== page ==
I just wanted to check something about the output from your data2psiX function. Is it appropriate to compare the “raw” PSI output values from the function to 0 using a one-sample t-test (e.g., whether the mean PSI of a group sig. differs from 0)? By “raw” I mean not the z-transformed PSI values from the function’s permutation test. (Although, I guess a follow up question would be if the same test would be appropriate for the z-transformed values).
Thanks and all the best,
Hi James. For these kinds of spectral measures, the true underlying distributions are often unknown, plus the raw psi values can differ over subjects. So I would say it’s better to normalize to an empirical null hypothesis distribution first, which will transform the data into the same (standard deviation-based) scale. And then you could continue with group-level statistics from on those values.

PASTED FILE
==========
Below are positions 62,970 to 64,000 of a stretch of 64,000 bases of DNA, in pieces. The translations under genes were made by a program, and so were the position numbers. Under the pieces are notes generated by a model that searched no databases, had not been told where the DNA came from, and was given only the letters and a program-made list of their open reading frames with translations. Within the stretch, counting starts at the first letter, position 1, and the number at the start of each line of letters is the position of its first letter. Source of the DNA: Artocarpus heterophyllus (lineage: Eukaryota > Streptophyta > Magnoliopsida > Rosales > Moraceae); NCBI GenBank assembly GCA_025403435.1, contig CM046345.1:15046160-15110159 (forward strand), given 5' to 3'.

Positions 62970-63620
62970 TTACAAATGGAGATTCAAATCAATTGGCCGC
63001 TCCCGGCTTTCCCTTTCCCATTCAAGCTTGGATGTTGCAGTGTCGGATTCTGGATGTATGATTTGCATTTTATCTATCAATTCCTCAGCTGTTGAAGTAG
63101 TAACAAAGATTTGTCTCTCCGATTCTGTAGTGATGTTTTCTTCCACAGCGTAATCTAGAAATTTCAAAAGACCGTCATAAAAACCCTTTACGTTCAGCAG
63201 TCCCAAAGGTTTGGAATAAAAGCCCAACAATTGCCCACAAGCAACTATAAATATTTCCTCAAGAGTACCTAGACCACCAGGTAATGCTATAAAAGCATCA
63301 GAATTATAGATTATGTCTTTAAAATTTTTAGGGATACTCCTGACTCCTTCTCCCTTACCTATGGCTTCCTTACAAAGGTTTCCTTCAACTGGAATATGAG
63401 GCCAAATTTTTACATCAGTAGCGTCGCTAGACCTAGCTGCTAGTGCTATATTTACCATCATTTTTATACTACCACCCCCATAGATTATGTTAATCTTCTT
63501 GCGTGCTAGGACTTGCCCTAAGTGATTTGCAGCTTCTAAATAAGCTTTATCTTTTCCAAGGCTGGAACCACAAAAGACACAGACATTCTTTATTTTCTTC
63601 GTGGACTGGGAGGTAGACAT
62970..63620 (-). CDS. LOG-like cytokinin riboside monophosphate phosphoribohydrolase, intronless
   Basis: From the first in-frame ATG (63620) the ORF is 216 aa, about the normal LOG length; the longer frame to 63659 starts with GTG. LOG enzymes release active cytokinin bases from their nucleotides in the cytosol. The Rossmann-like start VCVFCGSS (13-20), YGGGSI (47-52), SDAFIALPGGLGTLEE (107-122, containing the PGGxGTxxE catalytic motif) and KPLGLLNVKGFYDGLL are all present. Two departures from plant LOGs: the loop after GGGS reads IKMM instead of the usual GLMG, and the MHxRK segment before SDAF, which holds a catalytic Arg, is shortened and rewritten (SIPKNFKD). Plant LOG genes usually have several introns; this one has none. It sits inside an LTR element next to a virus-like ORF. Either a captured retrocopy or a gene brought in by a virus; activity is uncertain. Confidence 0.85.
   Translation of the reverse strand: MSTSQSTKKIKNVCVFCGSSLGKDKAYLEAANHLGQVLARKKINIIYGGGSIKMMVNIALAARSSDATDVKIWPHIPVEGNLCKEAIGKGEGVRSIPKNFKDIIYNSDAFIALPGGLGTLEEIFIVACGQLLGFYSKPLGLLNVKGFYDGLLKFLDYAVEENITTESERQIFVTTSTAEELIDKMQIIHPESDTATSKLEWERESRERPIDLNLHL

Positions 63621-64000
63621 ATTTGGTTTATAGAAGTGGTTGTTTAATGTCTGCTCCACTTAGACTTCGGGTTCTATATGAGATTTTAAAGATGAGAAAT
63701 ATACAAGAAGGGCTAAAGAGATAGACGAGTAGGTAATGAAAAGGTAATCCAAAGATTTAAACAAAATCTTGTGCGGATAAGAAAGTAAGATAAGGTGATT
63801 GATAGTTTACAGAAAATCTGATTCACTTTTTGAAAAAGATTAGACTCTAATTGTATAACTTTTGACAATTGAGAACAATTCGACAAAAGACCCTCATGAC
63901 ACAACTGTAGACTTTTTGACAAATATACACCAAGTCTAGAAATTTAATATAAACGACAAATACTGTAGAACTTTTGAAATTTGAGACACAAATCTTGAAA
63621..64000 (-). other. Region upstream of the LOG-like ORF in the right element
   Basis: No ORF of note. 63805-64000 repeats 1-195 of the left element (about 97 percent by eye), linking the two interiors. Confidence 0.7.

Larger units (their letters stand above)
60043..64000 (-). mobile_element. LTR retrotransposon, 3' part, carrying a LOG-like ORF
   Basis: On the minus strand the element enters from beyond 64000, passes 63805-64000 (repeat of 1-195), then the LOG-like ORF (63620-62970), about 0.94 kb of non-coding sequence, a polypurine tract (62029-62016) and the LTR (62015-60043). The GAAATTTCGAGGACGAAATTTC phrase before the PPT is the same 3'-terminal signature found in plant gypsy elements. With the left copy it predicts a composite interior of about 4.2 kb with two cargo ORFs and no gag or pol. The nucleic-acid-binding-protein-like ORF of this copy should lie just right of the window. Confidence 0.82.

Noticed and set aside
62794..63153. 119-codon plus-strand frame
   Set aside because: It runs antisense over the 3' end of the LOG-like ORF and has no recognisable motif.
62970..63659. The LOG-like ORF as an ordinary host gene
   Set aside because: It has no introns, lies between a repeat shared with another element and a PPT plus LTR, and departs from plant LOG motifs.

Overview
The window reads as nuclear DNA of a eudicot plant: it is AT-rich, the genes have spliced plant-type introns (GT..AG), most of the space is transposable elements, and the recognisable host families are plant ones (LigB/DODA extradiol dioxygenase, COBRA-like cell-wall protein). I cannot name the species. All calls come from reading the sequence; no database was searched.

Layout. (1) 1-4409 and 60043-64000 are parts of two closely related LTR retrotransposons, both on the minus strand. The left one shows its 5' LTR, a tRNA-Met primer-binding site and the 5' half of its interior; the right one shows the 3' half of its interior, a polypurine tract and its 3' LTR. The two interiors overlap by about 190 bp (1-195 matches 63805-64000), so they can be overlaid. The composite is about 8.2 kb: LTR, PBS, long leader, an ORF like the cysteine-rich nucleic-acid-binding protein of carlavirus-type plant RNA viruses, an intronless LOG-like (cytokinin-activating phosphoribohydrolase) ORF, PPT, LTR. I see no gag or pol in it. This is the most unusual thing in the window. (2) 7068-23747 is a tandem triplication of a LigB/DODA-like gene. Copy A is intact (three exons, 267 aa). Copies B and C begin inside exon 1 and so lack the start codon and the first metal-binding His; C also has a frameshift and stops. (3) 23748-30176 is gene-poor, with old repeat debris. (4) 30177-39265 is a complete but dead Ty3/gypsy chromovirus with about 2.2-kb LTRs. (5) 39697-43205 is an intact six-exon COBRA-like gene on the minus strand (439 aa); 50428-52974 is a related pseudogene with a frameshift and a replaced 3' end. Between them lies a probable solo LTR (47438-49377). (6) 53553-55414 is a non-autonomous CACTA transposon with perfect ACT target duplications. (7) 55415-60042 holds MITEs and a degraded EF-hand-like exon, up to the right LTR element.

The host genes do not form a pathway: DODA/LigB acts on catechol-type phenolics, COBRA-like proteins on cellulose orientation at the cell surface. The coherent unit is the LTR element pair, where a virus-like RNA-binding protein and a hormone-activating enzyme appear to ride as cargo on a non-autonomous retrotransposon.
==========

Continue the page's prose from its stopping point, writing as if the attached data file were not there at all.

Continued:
Terrific, thanks for this! I’ll proceed with the t-test on the z-transformed values.
All the best,
Hi! Interesting discussion. Which course does this refer to? Thank you.
This is about a measure of synchronization that is sometimes used in neuroscience. The technical paper is here, FYI.
I don’t talk about this in any of my courses (yet…), but I wrote about it in a book on neural time series data analysis.
Hi Mike, Hi all,
I wonder if you could help me on something,
Z-scores should be computed for each subject, separately for given conditions of interest, say, for congruent and incongruent conditions, or we should just take the SD across all conditions for each subject?
Interesting question. My intuition is to use condition-specific standard deviations, just in case the variance is different across conditions.
It also has the advantage that the first and second statistical moments (mean and standard deviation) come from exactly the same sample data.